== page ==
When I go to Red Emma’s, I feel like I can have a legitimate conversation about body positivity with an employee and not be sold an answer. These are actually my fellow community members making a living in a broken system, selling an item with an actual meaning attached. Are they perfect? Absolutely not. But I feel more comfortable buying from them, knowing that they aren’t faking their commitment to a cause I care about.

This, of course, comes with another layer of complication. Buying from businesses who aren’t faking the activist narrative isn’t always possible (we learned that from the recent issues happening over at Thinx). There is a certain privilege that comes along with purchasing power. I wish I had the money to buy all of my books at Red Emma’s or soap from small businesses, but the companies that can afford to make/sell cheaper products are usually the ones I can afford.

So what am I getting at with this?

More than anything, I just want to bring awareness to the ways we are being used as consumers. If we realize how much power we have in our wallets, we can begin to be more aware of how our money is being spent.

Companies will always pander to us, but we can work to change the culture that companies are trying to appropriate. Maybe if we work to build a world that doesn’t rely on racist imagery or women’s bodies to sell products, we’ll be sold to in a way that is more on our terms as consumers. At the very least, being woke to capitalist agendas running our lives may help us maneuver the ways that we are sold to into a more positive light.

Want to learn more?

The Representation Project: Using film and media as catalysts for cultural transformation, The Representation Project inspires individuals and communities to challenge and overcome limiting stereotypes so that everyone – regardless of gender, race, class, age, religion, sexual orientation, ability, or circumstance – can fulfill their human potential.

Check out some documentaries exploring women in the media & advertising. Some recommendations include Miss Representation and Killing Me Softly (both available at the AOK Library!).   

Here is a list of Black-owned businesses in Maryland.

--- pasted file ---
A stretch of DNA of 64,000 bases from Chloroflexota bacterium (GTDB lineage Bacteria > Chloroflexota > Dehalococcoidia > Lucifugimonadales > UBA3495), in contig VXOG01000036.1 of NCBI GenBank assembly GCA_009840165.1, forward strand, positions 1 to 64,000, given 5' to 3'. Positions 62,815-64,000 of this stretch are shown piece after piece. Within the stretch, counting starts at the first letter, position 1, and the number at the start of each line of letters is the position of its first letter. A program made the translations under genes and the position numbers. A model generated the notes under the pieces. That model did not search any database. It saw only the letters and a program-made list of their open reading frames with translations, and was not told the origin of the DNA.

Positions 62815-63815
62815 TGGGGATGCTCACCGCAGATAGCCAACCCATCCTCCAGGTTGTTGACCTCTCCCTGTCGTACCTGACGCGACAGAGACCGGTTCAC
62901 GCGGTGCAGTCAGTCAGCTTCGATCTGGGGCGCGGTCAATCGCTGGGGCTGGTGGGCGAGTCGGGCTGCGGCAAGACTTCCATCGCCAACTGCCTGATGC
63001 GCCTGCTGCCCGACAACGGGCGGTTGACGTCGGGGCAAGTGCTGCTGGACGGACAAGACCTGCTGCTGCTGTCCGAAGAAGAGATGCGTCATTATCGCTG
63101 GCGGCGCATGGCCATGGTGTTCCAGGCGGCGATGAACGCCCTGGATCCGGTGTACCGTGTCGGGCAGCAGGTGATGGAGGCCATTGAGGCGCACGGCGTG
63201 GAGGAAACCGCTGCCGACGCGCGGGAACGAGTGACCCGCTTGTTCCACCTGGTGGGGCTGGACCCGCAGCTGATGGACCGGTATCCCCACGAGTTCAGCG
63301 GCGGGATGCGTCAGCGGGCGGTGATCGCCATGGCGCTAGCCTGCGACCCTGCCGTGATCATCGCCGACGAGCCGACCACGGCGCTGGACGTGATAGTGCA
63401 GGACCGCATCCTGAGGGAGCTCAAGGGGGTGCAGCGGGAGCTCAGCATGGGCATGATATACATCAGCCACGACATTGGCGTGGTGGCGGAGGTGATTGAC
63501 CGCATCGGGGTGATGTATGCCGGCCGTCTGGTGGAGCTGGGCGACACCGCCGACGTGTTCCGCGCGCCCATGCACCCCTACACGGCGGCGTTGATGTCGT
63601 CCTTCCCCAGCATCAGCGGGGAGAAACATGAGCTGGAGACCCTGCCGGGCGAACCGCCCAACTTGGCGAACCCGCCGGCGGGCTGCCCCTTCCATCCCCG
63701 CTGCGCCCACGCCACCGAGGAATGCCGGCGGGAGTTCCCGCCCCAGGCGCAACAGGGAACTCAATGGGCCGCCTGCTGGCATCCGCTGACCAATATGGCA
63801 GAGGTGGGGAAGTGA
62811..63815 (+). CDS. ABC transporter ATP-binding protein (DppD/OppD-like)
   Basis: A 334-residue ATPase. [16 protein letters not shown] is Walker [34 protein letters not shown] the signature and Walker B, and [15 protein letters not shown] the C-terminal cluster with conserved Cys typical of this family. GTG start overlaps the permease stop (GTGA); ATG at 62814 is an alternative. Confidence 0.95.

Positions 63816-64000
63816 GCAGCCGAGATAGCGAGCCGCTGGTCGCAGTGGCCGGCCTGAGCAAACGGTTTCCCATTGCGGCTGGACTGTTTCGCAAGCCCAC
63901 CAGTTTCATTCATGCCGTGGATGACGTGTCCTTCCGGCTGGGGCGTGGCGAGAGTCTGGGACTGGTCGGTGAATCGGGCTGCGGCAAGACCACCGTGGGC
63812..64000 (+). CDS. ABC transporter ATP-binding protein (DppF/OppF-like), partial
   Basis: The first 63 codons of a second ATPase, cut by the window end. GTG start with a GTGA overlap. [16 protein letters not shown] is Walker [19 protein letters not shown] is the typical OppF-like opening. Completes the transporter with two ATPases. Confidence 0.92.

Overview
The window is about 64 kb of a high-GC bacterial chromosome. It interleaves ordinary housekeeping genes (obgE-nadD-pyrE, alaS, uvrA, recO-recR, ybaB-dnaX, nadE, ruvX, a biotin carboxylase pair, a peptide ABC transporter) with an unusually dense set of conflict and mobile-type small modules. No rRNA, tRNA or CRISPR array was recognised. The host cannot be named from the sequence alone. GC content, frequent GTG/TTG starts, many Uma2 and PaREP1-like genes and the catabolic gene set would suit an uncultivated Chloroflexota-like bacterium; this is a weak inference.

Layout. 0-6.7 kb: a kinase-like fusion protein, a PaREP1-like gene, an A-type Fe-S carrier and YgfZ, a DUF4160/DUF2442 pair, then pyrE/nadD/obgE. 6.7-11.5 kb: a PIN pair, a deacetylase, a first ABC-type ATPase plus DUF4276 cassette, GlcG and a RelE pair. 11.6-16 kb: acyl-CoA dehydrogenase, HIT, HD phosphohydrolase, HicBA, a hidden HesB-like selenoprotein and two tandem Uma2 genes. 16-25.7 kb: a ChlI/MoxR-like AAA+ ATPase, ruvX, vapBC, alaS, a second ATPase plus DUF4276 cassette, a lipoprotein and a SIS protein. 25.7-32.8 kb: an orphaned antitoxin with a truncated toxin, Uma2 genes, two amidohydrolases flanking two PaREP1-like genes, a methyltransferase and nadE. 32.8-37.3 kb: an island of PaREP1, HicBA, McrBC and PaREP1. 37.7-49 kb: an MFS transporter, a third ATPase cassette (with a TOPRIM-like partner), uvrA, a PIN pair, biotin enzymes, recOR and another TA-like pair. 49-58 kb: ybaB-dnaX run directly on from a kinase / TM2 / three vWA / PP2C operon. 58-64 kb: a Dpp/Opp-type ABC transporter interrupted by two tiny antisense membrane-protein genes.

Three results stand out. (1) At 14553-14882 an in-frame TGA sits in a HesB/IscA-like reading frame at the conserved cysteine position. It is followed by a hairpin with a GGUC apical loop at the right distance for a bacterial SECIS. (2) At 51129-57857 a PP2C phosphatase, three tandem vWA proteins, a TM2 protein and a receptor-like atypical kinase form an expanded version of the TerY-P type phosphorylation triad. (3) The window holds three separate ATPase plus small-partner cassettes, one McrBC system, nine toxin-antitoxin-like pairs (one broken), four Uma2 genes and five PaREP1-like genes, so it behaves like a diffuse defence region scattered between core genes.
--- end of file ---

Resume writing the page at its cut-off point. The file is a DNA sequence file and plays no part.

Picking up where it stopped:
Here’s how you can use SNAP at the Baltimore Farmer’s Market and Bazaar.

Making Space for Faith in Feminism

michael-headshot A reflection by Michael Jalloh-Jamboria, Women’s Center student staff member

Saturday, February 12th was the 59th Grammy awards show. The show featured many musical performances and winners, most notably,Beyoncé. At the time of her performance, not only was she pregnant, but she delivered a kickass performance, defied gravity, all the while channeling some major West African, Latin American, and Christian spiritual imagery during her performance. 

In both Santeria and West African spirituality, the Goddess Oshun is the goddess of sweet waters–the embodiment of love, fertility, and sensuality. Her love and guidance were instrumental to the creation of the world, so much so that other Orisha (gods and goddesses) were unable to complete their work on earth without Oshun.  After Beyonce’s amazing performance, Twitter was going wild with the comparisons between Beyoncé and the goddess Oshun.

child-of-oshun

Beyoncé’s performance, her golden outfit, the fact that she was very pregnant, and the influx of Twitter comparisons reminded me of an earlier blog post I had written about my journey of religion and its intersections with my identities. Growing up, my parents loved to tell me stories of the Orisha, or gods and goddesses, and how they created the earth. While I was raised Muslim, my parents never separated our West African spirituality from our Muslim religion. Beyoncé’s performance got me thinking about how different my religion is from my spirituality. While it can be a strange balance, both my religion and my spirituality are important aspects of my identity. But I realized, within the social spaces I occupy, I don’t really talk about those parts of my identity. From there, I began to think about whether or not religion has a place in feminism. Continue reading